But $20-$30 gets you a fairly serious wine and you a wine worthy of comparison to California "Bordeaux Blends" and some good wines from Bordeaux.


Some Argentinean wines we like:


MASI
You may be wondering how someone would use the name of a famous Veronese vintner for wine produced in Argentina.

It's not "someone," but the same Italian family, the Boscaini clan who make some splendid Amarone and Valpolicella wines.

Rather than produce the same old, same old, they have brought the brilliant notion of combining New World and Old World winemaking to create something totally unique.

Of course, Argentina is famed for its Malbec wines.  And the Masi name is famous for Amarone, a red wine made of grapes that are dried to intensify the resulting wine.  Masi, further, came up with a process which is called "ripasso," where they incorporate the skins of the Amarone back into a tank of Valpolicella wine.  That wine is called "Campofiorin" and it's a good example of this ripasso technique.  Masi copyrighted the term "ripasso" and other Venetian vintners who make a similar wine are obliged to pay a royalty if they use that term on their labels.

Masi is making a very interesting wine called Passo Doble.  This is an unusual process.  The Malbec is fermented in stainless steel tanks and as it's finishing its fermentation, they add some lightly dried Corvina grapes (this is a variety commonly used in the Veneto for Valpolicella) and the fermentation proceeds for an extended time.  The resulting wine is then matured for a bit less than a year in small oak barrels, more for development than to give it wood fragrances or flavors.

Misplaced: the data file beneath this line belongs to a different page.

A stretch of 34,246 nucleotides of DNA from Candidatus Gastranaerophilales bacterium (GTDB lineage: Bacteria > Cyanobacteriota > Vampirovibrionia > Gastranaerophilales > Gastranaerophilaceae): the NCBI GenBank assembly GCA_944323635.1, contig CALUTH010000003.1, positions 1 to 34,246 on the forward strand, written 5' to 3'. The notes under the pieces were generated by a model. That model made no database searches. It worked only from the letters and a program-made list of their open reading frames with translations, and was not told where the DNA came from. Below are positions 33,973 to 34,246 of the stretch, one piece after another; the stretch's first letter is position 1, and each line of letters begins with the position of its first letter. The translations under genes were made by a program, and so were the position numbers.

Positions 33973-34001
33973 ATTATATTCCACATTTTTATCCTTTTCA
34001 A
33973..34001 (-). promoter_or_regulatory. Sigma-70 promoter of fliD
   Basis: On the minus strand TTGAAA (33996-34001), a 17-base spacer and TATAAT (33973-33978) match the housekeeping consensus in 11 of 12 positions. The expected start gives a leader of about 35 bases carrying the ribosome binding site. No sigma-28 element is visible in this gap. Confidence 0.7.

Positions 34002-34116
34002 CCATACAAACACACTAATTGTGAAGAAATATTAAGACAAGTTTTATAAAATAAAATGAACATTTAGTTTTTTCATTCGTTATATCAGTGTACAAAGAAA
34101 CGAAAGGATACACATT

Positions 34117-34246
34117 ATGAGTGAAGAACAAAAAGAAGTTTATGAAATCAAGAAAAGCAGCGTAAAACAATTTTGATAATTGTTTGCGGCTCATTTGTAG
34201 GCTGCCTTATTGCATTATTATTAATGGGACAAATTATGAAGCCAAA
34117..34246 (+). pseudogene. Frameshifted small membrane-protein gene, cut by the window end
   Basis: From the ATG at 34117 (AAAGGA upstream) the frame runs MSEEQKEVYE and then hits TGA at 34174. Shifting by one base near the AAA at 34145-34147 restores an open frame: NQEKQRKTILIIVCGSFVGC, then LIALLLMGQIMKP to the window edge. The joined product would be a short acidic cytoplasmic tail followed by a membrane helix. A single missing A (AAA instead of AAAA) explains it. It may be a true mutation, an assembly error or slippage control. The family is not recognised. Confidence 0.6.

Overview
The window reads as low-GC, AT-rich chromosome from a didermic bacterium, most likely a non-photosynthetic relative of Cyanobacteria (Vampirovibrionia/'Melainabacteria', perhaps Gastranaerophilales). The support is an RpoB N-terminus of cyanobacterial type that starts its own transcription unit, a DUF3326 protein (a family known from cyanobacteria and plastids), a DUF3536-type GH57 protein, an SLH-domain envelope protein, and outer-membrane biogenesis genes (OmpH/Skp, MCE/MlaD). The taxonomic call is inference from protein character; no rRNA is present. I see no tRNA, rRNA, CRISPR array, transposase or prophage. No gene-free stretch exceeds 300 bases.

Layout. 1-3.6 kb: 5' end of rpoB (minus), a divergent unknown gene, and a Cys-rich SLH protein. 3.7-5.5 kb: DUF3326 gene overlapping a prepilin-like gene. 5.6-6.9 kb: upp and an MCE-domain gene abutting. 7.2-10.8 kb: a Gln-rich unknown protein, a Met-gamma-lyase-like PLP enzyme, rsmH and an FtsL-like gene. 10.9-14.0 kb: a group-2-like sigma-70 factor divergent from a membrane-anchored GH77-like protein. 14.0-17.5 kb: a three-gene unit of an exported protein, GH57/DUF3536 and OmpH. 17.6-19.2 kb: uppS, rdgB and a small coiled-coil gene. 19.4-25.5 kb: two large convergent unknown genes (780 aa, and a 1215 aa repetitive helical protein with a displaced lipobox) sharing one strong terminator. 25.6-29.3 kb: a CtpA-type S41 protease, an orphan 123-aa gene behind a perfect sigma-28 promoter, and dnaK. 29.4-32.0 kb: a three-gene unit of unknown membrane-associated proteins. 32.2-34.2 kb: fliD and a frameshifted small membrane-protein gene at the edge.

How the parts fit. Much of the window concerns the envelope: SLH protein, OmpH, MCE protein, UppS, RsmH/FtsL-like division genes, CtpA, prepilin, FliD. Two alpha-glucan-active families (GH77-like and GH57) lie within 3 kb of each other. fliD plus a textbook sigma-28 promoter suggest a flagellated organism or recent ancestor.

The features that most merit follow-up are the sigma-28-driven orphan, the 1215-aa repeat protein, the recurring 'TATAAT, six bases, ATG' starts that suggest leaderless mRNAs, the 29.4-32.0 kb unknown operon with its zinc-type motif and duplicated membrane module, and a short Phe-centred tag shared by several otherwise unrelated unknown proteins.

We have the 2009 in the shop presently.  It is not a wine for those looking for the big, flashy, muscular Malbec wine that's popular with wine critics.  This is a more elegant wine and it's a bit subtle if you're looking for "gobs of fruit" or a forest full of oak.  

We like the red fruits, baked cherries and hint of cola on the nose and palate.  The wine is medium-bodied and not particularly tannic or aggressive.  You can pair it with a range of foods, from a savory pork roast to tomato-sauced pastas to grilled or roasted red meats.

Currently in stock:  MASI 2009 "Passo Doble" $18.99

 

 



Anabelle Sielecki
 


MENDEL
Virtually everybody whom we know who have visited Argentina have spoken glowingly of the Mendel wines.

It's a smallish venture with a well-regarded winemaker who's had connections to France's Bordeaux region and then was involved in the first bottlings of Cheval des Andes.

Roberto de la Mota's father was a winemaking pioneer in Argentina and Roberto is a chip off the old block.

With his partner Anabelle Sielecki, de la Mota has old vineyards to draw from.  Winemaking is traditional and minimalist in terms of cellar treatments (no filtering, for example)...The Malbec is matured in small French oak, some of the wood being brand new.  

In an era when so many wines from Argentina are big "fruit bombs" and have "gobs of fruit,"  we find the Mendel Malbec to be a more refined and elegant rendition.

It, in fact, strikes us as a bit more "Old World" in terms of its style, rather than the big, flashy sort of wines one typically finds from Argentina.